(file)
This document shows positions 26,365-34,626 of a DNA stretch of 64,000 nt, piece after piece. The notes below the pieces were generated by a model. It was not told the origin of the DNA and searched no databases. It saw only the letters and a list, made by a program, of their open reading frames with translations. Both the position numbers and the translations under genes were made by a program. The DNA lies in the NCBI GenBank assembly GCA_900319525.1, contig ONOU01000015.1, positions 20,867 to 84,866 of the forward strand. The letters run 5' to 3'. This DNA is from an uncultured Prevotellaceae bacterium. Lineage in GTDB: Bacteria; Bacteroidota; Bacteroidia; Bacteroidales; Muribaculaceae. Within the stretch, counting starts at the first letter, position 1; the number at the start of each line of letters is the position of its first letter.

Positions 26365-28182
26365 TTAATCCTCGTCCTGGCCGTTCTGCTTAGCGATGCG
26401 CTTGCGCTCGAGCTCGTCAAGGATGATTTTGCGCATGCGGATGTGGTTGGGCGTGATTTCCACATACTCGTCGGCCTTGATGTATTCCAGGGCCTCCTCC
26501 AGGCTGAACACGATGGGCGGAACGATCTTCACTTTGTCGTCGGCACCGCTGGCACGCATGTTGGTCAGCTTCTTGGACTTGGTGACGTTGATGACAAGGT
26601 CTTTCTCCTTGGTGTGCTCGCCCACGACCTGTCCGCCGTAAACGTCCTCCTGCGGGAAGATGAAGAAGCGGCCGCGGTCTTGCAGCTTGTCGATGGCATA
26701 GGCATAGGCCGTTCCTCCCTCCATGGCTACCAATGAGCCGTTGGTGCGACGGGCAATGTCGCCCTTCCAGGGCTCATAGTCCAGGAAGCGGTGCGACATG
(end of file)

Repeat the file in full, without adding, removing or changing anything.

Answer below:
This document shows positions 26,365-34,626 of a DNA stretch of 64,000 nt, piece after piece. The notes below the pieces were generated by a model. It was not told the origin of the DNA and searched no databases. It saw only the letters and a list, made by a program, of their open reading frames with translations. Both the position numbers and the translations under genes were made by a program. The DNA lies in the NCBI GenBank assembly GCA_900319525.1, contig ONOU01000015.1, positions 20,867 to 84,866 of the forward strand. The letters run 5' to 3'. This DNA is from an uncultured Prevotellaceae bacterium. Lineage in GTDB: Bacteria; Bacteroidota; Bacteroidia; Bacteroidales; Muribaculaceae. Within the stretch, counting starts at the first letter, position 1; the number at the start of each line of letters is the position of its first letter.

Positions 26365-28182
26365 TTAATCCTCGTCCTGGCCGTTCTGCTTAGCGATGCG
26401 CTTGCGCTCGAGCTCGTCAAGGATGATTTTGCGCATGCGGATGTGGTTGGGCGTGATTTCCACATACTCGTCGGCCTTGATGTATTCCAGGGCCTCCTCC
26501 AGGCTGAACACGATGGGCGGAACGATCTTCACTTTGTCGTCGGCACCGCTGGCACGCATGTTGGTCAGCTTCTTGGACTTGGTGACGTTGATGACAAGGT
26601 CTTTCTCCTTGGTGTGCTCGCCCACGACCTGTCCGCCGTAAACGTCCTCCTGCGGGAAGATGAAGAAGCGGCCGCGGTCTTGCAGCTTGTCGATGGCATA
26701 GGCATAGGCCGTTCCTCCCTCCATGGCTACCAATGAGCCGTTGGTGCGACGGGCAATGTCGCCCTTCCAGGGCTCATAGTCCAGGAAGCGGTGCGACATG